USFS Fire Suppression: Foundational Doctrine
Sen. Maria Cantwell's April, 2005 statement on:
me open with a quote I like from Dee Hock (Visa founder): ‘Simple
clear purpose and principles give rise to complex intelligent behavior.
Complex rules and regulations give rise to simple stupid behavior.’
We are focused on defining those simple clear principles that will
encourage complex intelligent behavior.”
National Director of Fire and Aviation Management
June 6, 2005
Six key areas of the doctrine:
“Doctrine is the body of principles (not rules) that guides an organization’s activities and actions. A principle is the moral or ethical standard that forms the foundation of judgment, mode of action, decision, and behavior. Doctrine is the expression of the fundamental framework, concepts, and principles that guide the planning and conduct of operations. It is authoritative but flexible. Doctrine must be definitive enough to guide specific operation, yet adaptable enough to address diverse and varied situations.”
June 6, 2005
Over the past several years we have seen a tremendous increase in expectations—both internally and externally—placed upon our wildland fire fighters. Fire management complexities have propelled this evolution of today's fire environment onto a critical path.
"Rules are those decisions you would not leave to the discretion of your best firefighter"
Though the environment and the mission of the wildland fire fighter is demanding increased agility in decision making, the fire fighters' ability to adapt and react has become more constrained. Fire line performance expectations have become increasingly rules-driven at the expense of addressing the fundamental human factors that lead to critical decision errors, delayed judgments, and improper actions.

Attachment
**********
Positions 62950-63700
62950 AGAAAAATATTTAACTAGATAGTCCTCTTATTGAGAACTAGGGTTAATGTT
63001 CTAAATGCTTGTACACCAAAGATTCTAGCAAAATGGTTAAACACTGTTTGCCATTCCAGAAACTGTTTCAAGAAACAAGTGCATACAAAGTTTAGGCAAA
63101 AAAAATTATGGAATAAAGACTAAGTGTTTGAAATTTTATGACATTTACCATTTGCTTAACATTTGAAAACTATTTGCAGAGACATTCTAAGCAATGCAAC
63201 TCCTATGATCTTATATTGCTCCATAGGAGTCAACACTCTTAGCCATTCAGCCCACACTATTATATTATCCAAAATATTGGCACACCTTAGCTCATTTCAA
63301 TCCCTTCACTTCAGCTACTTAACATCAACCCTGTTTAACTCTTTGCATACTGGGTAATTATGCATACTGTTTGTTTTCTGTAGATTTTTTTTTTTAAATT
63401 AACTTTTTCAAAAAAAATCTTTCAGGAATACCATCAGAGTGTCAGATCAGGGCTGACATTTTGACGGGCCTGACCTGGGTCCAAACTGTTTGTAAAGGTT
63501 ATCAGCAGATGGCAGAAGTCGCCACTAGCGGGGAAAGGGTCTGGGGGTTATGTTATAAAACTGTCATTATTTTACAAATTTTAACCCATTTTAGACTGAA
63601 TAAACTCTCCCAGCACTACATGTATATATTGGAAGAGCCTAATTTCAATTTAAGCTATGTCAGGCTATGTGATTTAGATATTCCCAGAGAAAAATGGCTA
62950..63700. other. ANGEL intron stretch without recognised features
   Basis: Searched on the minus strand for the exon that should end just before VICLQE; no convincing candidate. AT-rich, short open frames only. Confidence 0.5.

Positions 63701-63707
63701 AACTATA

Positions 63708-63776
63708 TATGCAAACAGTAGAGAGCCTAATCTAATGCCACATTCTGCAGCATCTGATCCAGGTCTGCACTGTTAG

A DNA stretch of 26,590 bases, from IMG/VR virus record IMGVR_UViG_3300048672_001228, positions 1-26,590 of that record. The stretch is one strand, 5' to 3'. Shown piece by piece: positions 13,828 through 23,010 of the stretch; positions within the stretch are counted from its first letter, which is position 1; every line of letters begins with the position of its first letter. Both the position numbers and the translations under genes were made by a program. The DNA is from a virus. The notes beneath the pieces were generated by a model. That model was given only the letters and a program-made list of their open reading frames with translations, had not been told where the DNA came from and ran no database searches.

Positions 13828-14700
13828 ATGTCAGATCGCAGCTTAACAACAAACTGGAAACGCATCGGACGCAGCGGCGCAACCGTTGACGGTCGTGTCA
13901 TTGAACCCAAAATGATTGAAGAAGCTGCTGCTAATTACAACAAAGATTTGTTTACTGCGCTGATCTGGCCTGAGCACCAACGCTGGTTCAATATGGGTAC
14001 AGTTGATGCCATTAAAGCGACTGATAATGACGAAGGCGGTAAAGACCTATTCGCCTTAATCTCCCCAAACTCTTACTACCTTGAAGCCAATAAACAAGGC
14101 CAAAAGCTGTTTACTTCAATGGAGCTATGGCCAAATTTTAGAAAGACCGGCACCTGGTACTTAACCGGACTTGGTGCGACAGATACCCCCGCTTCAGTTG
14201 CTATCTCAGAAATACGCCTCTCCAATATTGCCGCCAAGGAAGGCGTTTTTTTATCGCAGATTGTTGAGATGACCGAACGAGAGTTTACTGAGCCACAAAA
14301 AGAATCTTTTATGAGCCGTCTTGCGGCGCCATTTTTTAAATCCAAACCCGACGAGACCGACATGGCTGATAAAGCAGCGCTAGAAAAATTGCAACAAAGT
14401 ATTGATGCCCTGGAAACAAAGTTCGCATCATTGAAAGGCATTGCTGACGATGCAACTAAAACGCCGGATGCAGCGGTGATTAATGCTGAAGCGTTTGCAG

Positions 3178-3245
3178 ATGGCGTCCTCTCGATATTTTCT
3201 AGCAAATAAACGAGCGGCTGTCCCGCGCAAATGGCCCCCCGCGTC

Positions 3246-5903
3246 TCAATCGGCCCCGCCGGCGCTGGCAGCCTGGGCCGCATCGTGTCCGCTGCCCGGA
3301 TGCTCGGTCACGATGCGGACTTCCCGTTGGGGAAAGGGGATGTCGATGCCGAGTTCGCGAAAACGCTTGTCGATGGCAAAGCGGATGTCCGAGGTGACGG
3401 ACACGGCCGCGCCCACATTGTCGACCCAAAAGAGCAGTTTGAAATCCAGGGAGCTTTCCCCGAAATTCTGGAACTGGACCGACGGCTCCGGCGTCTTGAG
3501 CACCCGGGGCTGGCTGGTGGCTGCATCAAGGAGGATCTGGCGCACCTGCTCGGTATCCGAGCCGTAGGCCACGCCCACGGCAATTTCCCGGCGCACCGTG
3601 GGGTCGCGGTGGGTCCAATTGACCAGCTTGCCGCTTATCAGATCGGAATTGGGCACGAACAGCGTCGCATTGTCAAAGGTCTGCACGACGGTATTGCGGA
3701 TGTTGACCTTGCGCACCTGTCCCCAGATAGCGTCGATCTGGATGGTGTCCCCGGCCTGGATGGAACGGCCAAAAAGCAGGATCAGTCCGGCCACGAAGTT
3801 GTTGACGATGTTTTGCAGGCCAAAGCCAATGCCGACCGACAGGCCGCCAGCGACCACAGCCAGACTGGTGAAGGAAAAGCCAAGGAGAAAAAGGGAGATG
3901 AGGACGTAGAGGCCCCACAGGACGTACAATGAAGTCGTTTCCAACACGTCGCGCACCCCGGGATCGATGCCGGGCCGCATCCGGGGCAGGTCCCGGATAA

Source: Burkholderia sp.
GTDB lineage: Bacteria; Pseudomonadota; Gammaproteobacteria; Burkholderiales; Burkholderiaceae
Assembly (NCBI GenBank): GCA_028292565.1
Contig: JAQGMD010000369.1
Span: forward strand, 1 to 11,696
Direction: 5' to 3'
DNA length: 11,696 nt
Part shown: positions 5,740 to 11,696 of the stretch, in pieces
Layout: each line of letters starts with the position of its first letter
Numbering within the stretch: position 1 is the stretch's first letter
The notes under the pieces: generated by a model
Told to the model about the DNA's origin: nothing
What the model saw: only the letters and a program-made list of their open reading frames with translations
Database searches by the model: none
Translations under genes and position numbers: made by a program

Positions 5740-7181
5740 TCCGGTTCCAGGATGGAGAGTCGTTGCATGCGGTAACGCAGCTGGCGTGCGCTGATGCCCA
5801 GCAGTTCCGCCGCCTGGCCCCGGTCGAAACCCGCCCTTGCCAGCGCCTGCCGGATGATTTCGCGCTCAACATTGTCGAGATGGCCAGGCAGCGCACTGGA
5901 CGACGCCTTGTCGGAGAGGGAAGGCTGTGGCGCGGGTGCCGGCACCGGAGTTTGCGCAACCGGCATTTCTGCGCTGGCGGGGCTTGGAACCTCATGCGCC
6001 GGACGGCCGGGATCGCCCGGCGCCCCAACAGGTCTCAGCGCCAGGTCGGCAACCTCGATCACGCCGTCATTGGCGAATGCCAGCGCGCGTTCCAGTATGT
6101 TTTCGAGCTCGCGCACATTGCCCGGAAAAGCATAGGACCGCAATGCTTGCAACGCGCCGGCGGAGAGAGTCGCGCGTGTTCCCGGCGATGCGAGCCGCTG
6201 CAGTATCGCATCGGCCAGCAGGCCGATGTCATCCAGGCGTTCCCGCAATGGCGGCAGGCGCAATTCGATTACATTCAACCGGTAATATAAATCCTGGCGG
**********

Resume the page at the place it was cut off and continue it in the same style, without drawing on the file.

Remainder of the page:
The difference between good and bad outcomes often depends on fire organization leaders, senior and junior, who can and will best focus their efforts on fighting the fire. Firefighting is about thinking creatively and acting decisively. Knowing why we fight fire and the concepts and ideas that guide our actions, not rules or prescriptions for action, provides the bedrock of our fire suppression philosophy.
The following pages express our foundational doctrine for fighting wildland fire and cooperating with our partners. It provides foundational firefighting principles for exercising authority by fire managers, incident commanders, subordinate leaders, and fire fighters. It describes how to think about the conduct of firefighting and applies to all Forest Service personnel.
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